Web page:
Theragun Elite vs Theragun Pro: Which massage gun is best?

a photo of the Theragun Elite and the Theragun pro
(Image credit: Theragun)

The Theragun Elite and the Theragun Pro are two of the best massage guns you can buy to speed up recovery, increase range of motion, and prevent potential injury. At surface value, they look shockingly similar. But the Theragun Pro tops the Theragun Elite by $200 — a difference that’s more than the total cost of many massage guns on the market. So what separates the Pro from the Elite, and is it worth shelling out the extra cash?

The Elite and the Pro are part of Theragun’s most current generation of massage guns, featuring motors with QuietForce technology, reinforced drive trains that reach 60% deeper into muscle tissue, and improved battery life.  

If you’re debating on buying the Theragun Elite vs. Theragun Pro, this face-off can help you make an informed decision. While it may be tough to distinguish one from the other, there are a few key differences between the two massage guns. We’ve reviewed both the Elite and the Pro, so we’ll compare them side-by-side. 

Theragun Elite vs. Theragun Pro: Specs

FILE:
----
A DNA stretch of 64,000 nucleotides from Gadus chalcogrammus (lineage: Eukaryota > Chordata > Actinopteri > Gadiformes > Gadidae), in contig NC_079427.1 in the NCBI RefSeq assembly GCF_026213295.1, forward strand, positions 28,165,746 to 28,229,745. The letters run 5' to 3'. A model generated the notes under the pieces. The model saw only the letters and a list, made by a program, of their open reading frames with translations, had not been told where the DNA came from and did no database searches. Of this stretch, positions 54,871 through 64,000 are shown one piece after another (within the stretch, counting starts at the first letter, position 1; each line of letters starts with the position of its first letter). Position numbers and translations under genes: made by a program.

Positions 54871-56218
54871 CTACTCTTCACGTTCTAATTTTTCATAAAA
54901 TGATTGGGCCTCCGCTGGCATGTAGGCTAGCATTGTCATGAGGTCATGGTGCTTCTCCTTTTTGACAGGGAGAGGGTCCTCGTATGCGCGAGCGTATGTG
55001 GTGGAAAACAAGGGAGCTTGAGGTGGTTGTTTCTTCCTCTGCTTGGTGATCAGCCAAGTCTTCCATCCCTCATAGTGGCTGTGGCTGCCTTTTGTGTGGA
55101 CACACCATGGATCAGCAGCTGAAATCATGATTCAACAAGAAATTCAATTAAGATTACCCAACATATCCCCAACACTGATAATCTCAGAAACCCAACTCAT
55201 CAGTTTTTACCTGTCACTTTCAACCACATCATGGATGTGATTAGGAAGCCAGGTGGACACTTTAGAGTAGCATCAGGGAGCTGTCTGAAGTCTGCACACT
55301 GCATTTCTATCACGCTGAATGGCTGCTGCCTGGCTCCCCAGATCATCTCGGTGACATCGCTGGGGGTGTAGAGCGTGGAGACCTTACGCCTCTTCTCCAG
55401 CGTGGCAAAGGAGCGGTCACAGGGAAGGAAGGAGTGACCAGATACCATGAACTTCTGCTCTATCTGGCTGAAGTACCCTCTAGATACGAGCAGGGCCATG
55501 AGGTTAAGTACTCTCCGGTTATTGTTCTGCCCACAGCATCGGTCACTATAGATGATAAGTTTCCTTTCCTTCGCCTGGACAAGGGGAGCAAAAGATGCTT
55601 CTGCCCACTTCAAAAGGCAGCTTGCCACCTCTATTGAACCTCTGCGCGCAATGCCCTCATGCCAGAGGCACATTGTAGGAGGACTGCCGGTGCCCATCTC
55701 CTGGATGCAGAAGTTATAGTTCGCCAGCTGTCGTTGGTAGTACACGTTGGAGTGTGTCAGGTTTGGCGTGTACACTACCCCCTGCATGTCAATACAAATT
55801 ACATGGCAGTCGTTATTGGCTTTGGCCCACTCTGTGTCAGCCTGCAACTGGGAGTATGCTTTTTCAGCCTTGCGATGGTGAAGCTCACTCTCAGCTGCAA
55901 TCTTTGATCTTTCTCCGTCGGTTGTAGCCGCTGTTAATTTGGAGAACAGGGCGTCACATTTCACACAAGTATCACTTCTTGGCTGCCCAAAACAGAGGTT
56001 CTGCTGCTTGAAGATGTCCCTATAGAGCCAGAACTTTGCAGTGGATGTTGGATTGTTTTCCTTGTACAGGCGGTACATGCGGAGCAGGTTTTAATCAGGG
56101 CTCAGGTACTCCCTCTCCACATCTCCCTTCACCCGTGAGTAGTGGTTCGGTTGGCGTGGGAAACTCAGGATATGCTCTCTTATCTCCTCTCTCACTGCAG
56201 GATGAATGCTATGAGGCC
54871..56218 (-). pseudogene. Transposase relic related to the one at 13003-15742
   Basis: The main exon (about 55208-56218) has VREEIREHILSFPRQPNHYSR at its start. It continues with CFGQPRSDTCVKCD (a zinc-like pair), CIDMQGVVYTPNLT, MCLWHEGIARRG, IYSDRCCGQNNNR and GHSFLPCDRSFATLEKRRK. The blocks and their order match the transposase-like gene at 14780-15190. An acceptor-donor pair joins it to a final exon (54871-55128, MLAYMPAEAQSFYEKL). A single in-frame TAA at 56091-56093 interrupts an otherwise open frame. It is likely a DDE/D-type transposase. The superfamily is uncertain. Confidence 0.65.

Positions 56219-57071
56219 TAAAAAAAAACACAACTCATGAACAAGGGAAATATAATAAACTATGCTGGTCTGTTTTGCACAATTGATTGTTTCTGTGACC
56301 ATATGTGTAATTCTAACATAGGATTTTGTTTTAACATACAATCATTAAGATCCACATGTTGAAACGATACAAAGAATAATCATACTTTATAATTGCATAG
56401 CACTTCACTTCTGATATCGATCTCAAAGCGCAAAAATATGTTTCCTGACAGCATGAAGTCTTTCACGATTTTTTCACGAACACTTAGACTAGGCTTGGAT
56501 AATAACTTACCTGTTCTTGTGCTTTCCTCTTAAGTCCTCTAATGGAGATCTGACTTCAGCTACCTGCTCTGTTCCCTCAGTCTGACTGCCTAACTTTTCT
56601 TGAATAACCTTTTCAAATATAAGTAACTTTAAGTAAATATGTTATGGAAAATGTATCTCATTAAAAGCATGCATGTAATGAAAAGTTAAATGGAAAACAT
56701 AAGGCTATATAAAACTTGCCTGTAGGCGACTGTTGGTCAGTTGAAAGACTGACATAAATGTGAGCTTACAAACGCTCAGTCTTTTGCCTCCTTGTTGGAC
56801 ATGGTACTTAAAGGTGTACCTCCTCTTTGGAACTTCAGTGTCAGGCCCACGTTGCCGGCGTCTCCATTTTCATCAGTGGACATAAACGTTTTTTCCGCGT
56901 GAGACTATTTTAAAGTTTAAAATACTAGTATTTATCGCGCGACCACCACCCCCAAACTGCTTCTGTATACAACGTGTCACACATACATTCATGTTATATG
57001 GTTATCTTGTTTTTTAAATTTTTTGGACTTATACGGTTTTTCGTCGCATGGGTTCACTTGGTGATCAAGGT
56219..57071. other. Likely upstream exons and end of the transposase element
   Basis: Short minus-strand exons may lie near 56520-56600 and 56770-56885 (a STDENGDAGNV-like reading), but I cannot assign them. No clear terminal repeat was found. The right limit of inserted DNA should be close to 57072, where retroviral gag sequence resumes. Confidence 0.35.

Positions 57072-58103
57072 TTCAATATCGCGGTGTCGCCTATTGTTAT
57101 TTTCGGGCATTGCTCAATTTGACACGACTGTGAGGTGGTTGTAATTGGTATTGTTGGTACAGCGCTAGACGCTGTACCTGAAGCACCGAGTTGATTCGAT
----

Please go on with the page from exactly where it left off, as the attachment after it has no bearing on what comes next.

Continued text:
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Header Cell - Column 0 Theragun EliteTheragun Pro
Dimensions9.5 in x 6.7 in x 2.8 in 10 in x 7.1 in x 3 in
Weight2.2 pounds2.9 pounds
PPM1750-2400, with 5 pre-programed speeds and full range with use of the Therabody App1750-2400, with 5 pre-programed speeds and full range with use of the Therabody App
Noise level60-70 decibels60-77 decibels
Battery Life120 minutes 300 minutes
Battery Charge Time80 minutes75 minutes
MotorQX65, with 40 pound maximum forceQX150, with a 60 pound maximum force
Smart featuresOLED screen with responsive force meter, Bluetooth connectivity, 3 preset treatments OLED screen with responsive force meter, Bluetooth connectivity, 3 preset treatments
Carrying CaseHard shell Hard shell with travel bag for attachments

Theragun Elite vs. Theragun Pro: Price